Do Botox/Dysport help for migraines?

Hi Dr. Irwin, Thank you for taking the time to answer some many of our skin questions. I’ve been hearing about Botox injections in the masseter muscle to help slim the face. Some instagramers have mentioned that it also helps with migraines induced by jaw clenching or jaw tension. Have you found this to be helpful for your patients? I suffer from migraines that seem to start (in part) from tension in my jaw. Just wondering if this is an effective treatment or more internet nonsense. Thank you again!

You all ask such great questions! Migraines are a type of headache thought to be “vascular” in origin.  Vascular translated into plain English means related to blood vessels and blood flow.

For typical migraines:

  • They are often experienced in the area of the frown lines, or somewhere around the  frontal part of the head.
  • Often, a “prodrome” occurs, which happen just before the migraine. Symptoms like the following can persist for the whole migraine too. Nausea, changes in vision, fatigue, eyes feeling sensitive to lights are just some of them.
  • Because migraines last a variable amount of time, pain may last for hours or even days.
  • Neurologists are the specialists who are best at diagnosing and treating migraines.

Migraines that aren’t typical (atypical):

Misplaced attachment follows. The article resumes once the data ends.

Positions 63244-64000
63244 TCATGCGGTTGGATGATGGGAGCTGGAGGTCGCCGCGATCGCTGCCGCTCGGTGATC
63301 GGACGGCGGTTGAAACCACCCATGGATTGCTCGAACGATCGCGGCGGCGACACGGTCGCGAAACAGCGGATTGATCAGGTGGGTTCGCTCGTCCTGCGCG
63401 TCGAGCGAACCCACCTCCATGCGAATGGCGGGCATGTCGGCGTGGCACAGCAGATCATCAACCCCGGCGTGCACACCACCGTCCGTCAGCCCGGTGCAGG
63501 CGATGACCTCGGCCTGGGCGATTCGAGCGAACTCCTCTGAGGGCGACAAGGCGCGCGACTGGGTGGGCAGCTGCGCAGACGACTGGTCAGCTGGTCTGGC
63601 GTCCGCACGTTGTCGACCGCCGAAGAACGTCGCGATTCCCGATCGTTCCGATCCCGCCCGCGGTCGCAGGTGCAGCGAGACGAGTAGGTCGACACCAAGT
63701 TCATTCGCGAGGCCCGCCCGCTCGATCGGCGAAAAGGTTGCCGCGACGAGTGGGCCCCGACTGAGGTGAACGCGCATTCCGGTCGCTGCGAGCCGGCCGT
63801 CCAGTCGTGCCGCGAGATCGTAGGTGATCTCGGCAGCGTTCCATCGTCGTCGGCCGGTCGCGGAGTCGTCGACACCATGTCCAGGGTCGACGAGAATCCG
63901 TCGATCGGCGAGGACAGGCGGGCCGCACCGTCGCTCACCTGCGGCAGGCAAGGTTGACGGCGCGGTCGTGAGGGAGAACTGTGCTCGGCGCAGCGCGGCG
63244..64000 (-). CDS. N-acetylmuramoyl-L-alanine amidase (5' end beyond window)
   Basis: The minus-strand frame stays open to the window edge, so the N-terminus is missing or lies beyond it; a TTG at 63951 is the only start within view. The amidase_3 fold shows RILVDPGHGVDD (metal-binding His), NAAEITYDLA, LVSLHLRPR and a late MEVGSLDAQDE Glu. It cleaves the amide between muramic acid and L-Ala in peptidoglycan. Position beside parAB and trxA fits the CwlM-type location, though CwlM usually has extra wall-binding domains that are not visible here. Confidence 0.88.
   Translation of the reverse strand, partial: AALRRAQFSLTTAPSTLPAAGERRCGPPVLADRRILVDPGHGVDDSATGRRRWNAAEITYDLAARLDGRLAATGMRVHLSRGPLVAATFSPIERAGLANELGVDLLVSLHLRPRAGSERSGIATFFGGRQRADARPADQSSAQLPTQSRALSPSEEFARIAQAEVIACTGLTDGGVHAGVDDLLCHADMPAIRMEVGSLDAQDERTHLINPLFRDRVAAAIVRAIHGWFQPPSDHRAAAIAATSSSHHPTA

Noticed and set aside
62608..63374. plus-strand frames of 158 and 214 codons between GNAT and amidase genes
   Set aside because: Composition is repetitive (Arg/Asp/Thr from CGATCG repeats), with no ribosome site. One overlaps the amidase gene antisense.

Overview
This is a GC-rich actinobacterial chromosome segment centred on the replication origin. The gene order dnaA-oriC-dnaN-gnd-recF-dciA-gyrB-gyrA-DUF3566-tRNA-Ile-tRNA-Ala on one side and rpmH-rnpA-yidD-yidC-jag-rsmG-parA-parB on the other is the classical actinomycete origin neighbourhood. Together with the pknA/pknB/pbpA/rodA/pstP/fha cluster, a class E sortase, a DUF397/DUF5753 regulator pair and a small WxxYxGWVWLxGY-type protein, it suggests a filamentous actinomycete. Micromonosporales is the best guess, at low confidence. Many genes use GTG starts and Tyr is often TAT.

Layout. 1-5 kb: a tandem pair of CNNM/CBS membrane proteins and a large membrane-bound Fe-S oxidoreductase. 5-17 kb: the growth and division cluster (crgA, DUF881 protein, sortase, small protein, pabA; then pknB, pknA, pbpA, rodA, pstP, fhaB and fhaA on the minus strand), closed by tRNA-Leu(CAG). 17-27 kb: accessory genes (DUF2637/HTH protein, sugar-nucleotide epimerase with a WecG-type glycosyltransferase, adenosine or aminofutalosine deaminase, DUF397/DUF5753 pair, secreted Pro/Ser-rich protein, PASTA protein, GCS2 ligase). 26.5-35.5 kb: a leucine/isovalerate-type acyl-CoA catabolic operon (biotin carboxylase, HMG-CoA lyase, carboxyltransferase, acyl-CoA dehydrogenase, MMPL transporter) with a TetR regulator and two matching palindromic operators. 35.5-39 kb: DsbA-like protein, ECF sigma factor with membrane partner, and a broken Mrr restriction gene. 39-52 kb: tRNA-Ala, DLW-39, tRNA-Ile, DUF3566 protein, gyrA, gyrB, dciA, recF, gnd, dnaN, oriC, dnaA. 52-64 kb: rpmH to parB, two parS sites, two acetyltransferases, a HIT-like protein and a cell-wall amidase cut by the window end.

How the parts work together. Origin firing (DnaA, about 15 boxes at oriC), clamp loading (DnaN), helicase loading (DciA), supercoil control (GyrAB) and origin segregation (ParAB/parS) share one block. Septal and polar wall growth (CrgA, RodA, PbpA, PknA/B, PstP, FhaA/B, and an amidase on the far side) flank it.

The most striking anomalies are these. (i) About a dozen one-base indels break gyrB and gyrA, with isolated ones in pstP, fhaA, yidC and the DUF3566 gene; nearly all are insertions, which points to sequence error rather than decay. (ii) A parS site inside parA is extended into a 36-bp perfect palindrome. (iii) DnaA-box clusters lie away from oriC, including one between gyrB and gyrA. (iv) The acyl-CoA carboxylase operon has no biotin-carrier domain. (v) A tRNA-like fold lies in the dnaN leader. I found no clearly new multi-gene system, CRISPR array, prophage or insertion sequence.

• Because of the location, like the back of the head, or the upper jaw muscles, these can be hard to diagnose correctly.
  • Please see your doctor and make sure that these really ARE migraines!
  • TMJ and related jaw problems can cause headaches that may be similar, but not a migraine.

Substantial research has been done on common migraines and the use of Botox or Dysport for them. Most importantly, there is less research on Botox for atypical migraines. Problem is that some insurance companies will cover it and some won’t. Besides that, there is a question of who should be doing it. Neurologists are the only specialists trained to treat headaches… NOT dermatologists. A neurologist may be able to get insurance to cover it.

In addition, it really doesn’t make sense to me pay too much attention to what’s said on Instagram, since it’s all just random experiences. Therefore, we don’t even know if it’s being accurately reported, right?

Bottom line:

  • Make sure you have the right diagnosis.
  • In addition, have a neurologist treat you, or a TMJ specialist, if you want to try it.
  • Dentists and oral surgeons can be very helpful for jaw tension also.

Hope this helps,

Dr. Brandith Irwin
Founder, SkinTour
Director, Madison Skin & Laser Center
Follow my skin tips and travels on Instagram!



Dr. Brandith Irwin, MD

Ask me your skincare question!

Hi, I’m Dr. Irwin. I believe that consumers deserve a medically trained and unbiased skin care advocate.

  • All our content is written and researched by myself.
  • My medical office in Seattle has treated thousands of patients for 15+ years.
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